Couples in Pakistan have been urged by some officials not to observe Valentine's Day. Authorities say the traditional celebration of romantic love could degrade Pakistani culture.
Pakistani President Mamnoon Hussain was among the officials to criticize Valentine's Day, saying it constituted an "anti-Islamic tradition."
"We should avoid the Valentine's Day celebrations because it is Western," the president said in a speech to a crowd of students, adding that the imported custom could undermine the country's culture.
Hussain, who holds the largely ceremonial role of head of state, urged the students to concentrate on their studies instead.
Many couples in the country, most of them young and some unmarried, have embraced Valentine traditions common in the West, such as giving presents of flowers, cards and chocolates to loved ones. Flower vendors have reported booming sales again this year.
However, the interior ministry denied reports that Valentine's celebrations had been banned in the capital, Islamabad.
"There is not truth in these reports. We cannot even think of such a ban in the capital," said spokesman Sarfaraz Hussain.
Authorities elsewhere in the country did, however, prohibit the sale of items marking the day of love.
In Kohat district, some 200 kilometers (124 miles) west of Islamabad, a local council chairman, or nazim, said the tradition was "unnecessary" in Pakistani culture.
"There is no need to designate a special day where people give cards, chocolates and gifts to each other," Maulana Niaz Mohammad was quoted by the "Express Tribune" as saying.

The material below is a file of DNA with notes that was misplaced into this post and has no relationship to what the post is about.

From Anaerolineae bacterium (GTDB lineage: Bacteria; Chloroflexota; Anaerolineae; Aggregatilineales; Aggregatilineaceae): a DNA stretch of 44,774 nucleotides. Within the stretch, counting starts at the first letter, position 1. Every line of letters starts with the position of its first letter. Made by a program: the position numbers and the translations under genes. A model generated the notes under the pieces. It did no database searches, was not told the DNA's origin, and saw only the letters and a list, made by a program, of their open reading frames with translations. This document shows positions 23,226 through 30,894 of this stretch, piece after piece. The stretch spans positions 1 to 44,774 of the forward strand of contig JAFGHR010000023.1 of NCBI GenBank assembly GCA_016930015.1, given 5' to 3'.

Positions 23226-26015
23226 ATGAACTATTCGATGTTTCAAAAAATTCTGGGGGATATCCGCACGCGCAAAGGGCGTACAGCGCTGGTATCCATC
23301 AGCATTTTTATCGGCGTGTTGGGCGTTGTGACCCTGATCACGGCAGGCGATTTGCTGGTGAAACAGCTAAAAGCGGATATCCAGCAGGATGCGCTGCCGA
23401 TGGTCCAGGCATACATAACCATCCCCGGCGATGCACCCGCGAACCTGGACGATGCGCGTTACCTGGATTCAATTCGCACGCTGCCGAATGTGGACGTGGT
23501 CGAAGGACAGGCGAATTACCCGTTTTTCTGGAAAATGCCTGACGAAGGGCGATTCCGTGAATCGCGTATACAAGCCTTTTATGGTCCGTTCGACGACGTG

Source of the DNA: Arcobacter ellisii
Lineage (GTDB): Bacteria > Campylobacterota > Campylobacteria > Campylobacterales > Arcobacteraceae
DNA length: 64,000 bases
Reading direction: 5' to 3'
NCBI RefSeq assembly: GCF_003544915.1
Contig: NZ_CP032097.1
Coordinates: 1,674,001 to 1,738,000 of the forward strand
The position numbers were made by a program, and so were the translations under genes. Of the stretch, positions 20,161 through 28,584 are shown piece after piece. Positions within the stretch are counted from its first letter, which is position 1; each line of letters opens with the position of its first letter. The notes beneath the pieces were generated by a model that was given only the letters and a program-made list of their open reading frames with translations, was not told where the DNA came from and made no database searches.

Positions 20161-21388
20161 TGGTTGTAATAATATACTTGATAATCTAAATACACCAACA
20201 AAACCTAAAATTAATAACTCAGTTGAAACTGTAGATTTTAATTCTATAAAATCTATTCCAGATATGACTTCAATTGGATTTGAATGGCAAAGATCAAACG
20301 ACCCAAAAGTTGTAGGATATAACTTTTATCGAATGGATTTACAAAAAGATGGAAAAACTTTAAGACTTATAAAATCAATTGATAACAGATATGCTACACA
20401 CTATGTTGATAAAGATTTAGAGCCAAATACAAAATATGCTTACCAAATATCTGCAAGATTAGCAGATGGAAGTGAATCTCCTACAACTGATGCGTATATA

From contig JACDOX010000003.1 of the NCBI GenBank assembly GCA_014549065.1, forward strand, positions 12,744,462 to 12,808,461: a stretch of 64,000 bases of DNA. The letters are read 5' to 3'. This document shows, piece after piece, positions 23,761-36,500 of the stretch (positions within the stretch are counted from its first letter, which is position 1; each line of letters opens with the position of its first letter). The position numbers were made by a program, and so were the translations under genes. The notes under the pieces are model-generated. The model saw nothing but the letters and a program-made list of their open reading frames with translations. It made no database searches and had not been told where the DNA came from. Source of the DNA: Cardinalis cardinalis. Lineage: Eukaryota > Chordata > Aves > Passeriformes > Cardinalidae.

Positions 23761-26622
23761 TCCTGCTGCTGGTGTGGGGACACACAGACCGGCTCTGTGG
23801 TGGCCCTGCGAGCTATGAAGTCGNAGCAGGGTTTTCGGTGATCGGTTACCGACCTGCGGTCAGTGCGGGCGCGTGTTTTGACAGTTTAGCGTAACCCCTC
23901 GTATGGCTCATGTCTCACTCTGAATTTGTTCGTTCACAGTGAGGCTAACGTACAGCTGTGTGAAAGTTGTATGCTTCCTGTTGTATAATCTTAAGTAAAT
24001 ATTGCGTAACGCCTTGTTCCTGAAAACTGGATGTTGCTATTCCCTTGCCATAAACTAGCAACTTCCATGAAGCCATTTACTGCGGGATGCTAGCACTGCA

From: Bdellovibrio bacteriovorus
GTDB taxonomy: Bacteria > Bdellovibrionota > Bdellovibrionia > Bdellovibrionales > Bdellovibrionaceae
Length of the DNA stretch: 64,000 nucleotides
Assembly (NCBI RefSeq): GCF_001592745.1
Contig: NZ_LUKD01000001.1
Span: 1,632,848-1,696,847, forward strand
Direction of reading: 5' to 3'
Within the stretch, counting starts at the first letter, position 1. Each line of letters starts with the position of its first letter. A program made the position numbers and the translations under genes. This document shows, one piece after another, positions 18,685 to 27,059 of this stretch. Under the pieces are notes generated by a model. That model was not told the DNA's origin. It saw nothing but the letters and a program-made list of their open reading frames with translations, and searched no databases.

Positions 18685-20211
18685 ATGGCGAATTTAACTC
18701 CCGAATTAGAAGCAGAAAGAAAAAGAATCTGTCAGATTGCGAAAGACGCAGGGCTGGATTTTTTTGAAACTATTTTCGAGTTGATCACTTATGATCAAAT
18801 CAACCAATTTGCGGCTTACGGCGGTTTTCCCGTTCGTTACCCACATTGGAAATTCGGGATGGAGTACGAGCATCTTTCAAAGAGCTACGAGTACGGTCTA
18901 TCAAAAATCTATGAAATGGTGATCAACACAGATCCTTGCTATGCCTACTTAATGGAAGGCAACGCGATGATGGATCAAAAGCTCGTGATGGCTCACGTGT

Another newspaper, "Dawn," cited the nazim as saying that police in the district had been charged with inspecting markets to make sure no one had Valentine's items for sale. However, the "Express Tribune" reported that police were not planning to enforce the ban.
"The order has been discarded, as it is illegal and violates basic human rights," a police official told the paper, speaking on condition of anonymity.
'Festival of obscenity'
Some 40 kilometers further north, in Peshawar, the capital of Khyber-Pakhtunkhwa province, local authorities also passed a resolution to ban Valentine's Day celebrations, although it was unclear whether the ban would be enforceable.
"There is no place in our culture and in our civilization for such an unnecessary and rude day, which aims to spread vulgarity and indecency amongst the youth," said the statement, which was presented by a member of the large Islamist Jamaat-e-Islami party.
A conservative Urdu-language paper also ran an advertisement slamming the day as a "festival of obscenity."
In the past, religious fundamentalists in the country have tried to disrupt groups of young people celebrating Valentine's Day, which has roots as a Christian holiday.